In Episode 3 of “Crop to Campus” Minidocumentary, College Students Explore How Cotton Is Spun Into Yarn Responsibly

The seven-part documentary offers a behind-the-scenes, step-by-step exploration of HanesBrands’ responsible T-shirt manufacturing and supply chain operations

Zach Brown, spinning department manager at Parkdale Mills in Mountain City, Tennessee, gives North Carolina State University students Katy Powers, Mamie Trigg and Sydney Parker a behind-the-scenes tour of a zero-waste yarn-spinning plant as part of the "Crop to Campus" documentary. (Photo: Business Wire)

WINSTON-SALEM, N.C.--()--In the third episode of filmmaker Rod Murphy’s “Crop to Campus” minidocumentary, college students exploring environmentally responsible T-shirt manufacturing visit the U.S. operations of a low-waste yarn-spinning facility in Tennessee.

Episodes of the seven-part documentary commissioned by HanesBrands drop every Tuesday on and follow three North Carolina State University students as they witness key aspects of a responsibly made T-shirt from the Hanes ComfortWash apparel line.

In episode 3, the Wilson College of Textiles students visit the Mountain City, Tennessee, yarn spinning plant of Parkdale Mills, the world’s leading manufacturer of spun yarns. The all-questions-answered journey takes the students through the step-by-step development of sustainable fibers and yarns, an important process at the forefront of responsible apparel production and technical textile trends.

Parkdale Mills uses energy-efficient technologies and nonconventional methods to achieve low-waste, sustainable and cost-efficient yarn production on behalf of HanesBrands, a socially responsible leading marketer of everyday basic apparel, including T-shirts. As a zero-waste facility, all cotton byproducts are recycled, reused or repurposed, including protein-rich cotton byproducts that can be used as cattle feed.

“HanesBrands is continually striving to expand its use of sustainable materials in its products, including cotton yarns made from spinning technologies that require less energy to manufacture,” said Chris Fox, HanesBrands’ vice president of corporate social responsibility. “Reducing our environmental impact by carefully managing raw materials and by recycling waste is critically important given the scale of our operations. One focus is capturing waste and efficiently recycling it back into other apparel and nonapparel products.”

The company has more than a decade of experience in using recycled materials in its products and has fine-tuned manufacturing processes to incorporate recycled fibers without compromising on quality. Annually, Hanes products contain 6 million pounds of recycled materials.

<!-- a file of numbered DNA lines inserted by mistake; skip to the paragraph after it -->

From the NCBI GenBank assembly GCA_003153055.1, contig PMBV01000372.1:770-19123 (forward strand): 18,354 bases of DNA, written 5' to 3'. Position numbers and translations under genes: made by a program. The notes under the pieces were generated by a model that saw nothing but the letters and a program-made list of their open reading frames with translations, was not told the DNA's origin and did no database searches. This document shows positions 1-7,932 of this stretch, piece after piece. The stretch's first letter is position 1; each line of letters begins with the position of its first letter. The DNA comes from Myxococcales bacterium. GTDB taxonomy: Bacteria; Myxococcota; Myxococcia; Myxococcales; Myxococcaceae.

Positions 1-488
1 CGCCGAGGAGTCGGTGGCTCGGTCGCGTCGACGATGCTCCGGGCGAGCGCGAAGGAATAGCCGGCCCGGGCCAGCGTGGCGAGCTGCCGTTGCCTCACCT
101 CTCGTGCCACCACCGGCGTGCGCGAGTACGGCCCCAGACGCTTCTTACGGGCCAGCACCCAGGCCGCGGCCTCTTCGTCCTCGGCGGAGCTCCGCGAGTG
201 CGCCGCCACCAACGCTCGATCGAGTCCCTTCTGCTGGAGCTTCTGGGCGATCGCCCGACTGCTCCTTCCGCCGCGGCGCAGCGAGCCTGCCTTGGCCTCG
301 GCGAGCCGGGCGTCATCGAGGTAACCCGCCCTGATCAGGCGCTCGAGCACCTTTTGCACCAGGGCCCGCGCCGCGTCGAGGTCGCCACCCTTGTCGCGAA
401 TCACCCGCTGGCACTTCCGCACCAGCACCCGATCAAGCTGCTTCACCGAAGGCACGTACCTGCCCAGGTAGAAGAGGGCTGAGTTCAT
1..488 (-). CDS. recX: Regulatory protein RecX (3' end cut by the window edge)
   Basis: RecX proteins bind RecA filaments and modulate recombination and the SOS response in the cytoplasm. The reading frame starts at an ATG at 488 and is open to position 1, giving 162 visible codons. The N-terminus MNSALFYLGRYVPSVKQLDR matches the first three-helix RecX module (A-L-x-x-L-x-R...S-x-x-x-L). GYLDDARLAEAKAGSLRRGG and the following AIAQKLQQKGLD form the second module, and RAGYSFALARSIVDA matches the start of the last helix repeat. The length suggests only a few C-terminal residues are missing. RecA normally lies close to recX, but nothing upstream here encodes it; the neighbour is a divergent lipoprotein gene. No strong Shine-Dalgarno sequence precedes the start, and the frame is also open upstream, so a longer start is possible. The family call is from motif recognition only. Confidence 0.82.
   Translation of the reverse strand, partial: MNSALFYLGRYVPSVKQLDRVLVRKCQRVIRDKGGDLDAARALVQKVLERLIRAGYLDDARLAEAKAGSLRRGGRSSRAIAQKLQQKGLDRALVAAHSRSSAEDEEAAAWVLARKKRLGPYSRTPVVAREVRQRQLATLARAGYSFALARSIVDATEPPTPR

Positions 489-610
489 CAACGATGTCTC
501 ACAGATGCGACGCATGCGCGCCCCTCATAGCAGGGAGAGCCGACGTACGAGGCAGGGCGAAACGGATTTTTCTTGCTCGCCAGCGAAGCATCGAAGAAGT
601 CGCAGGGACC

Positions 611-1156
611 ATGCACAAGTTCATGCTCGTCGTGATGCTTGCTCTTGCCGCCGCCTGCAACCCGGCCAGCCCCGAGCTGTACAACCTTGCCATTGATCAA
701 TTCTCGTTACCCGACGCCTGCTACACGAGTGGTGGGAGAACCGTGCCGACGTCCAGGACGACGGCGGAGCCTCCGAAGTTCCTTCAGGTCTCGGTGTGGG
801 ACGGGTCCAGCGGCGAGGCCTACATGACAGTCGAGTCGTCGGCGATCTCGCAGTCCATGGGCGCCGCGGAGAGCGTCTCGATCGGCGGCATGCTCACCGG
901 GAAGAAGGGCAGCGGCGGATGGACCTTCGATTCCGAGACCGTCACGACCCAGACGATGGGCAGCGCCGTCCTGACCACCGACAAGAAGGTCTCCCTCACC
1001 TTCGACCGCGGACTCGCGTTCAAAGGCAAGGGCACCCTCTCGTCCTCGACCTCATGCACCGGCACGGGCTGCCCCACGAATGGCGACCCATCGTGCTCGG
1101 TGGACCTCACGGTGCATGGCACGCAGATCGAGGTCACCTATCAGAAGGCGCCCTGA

Murphy, an award-winning filmmaker from Asheville, North Carolina, was commissioned by HanesBrands to make the documentary to assess how well the company’s corporate social responsibility efforts resonate with the expectations of millennials and Generation-Z youth.

In previous episodes, the students – Mamie Trigg of Austin, Texas; Katy Powers of Charlotte, North Carolina; and Sydney Parker of Raleigh, North Carolina – have discussed what sustainability means to them and learned that responsible apparel manufacturing starts early in the production process when they visited the cotton fields of Grants Farm in Garysburg, North Carolina.

In future “Crop to Campus” episodes, the students travel to El Salvador to visit communities that rely on responsible fabric production, and T-shirt sewing operations.

The next episode release dates and topics are:

  • Sept. 29: “El Salvador Production: Stitch by Stitch”
  • Oct. 6: “Community: It’s About the People”
  • Oct. 13: “Back to Campus: Tee Party”
  • Oct. 20: “Takeaways: How important is responsible manufacturing?”

Visit to learn more about the documentary series, or for more information about Hanes’ responsible manufacturing practices.


HanesBrands, based in Winston-Salem, N.C., is a socially responsible leading marketer of everyday basic innerwear and activewear apparel in the Americas, Europe, Australia and Asia-Pacific. The company sells its products under some of the world’s strongest apparel brands, including Hanes, Champion, Bonds, DIM, Maidenform, Bali, Playtex, Lovable, Bras N Things, Nur Die/Nur Der, Alternative, L’eggs, JMS/Just My Size, Wonderbra, Berlei, and Gear for Sports. The company sells T-shirts, bras, panties, shapewear, underwear, socks, hosiery, and activewear produced in the company’s low-cost global supply chain. A Fortune 500 company and member of the S&P 500 stock index (NYSE: HBI), Hanes has approximately 63,000 employees in more than 40 countries. For more information, visit the company’s corporate website at and newsroom at Connect with the company via social media: Twitter (@hanesbrands), Facebook (, Instagram (@hanesbrands_careers), and LinkedIn (@Hanesbrandsinc).


Matt Hall: (336) 251-3689 (M) or

Release Summary

The critical role of zero-waste yarn production is the focus of episode 3 of the minidocumentary 'Crop to Campus" that explores responsible T-shirts


Matt Hall: (336) 251-3689 (M) or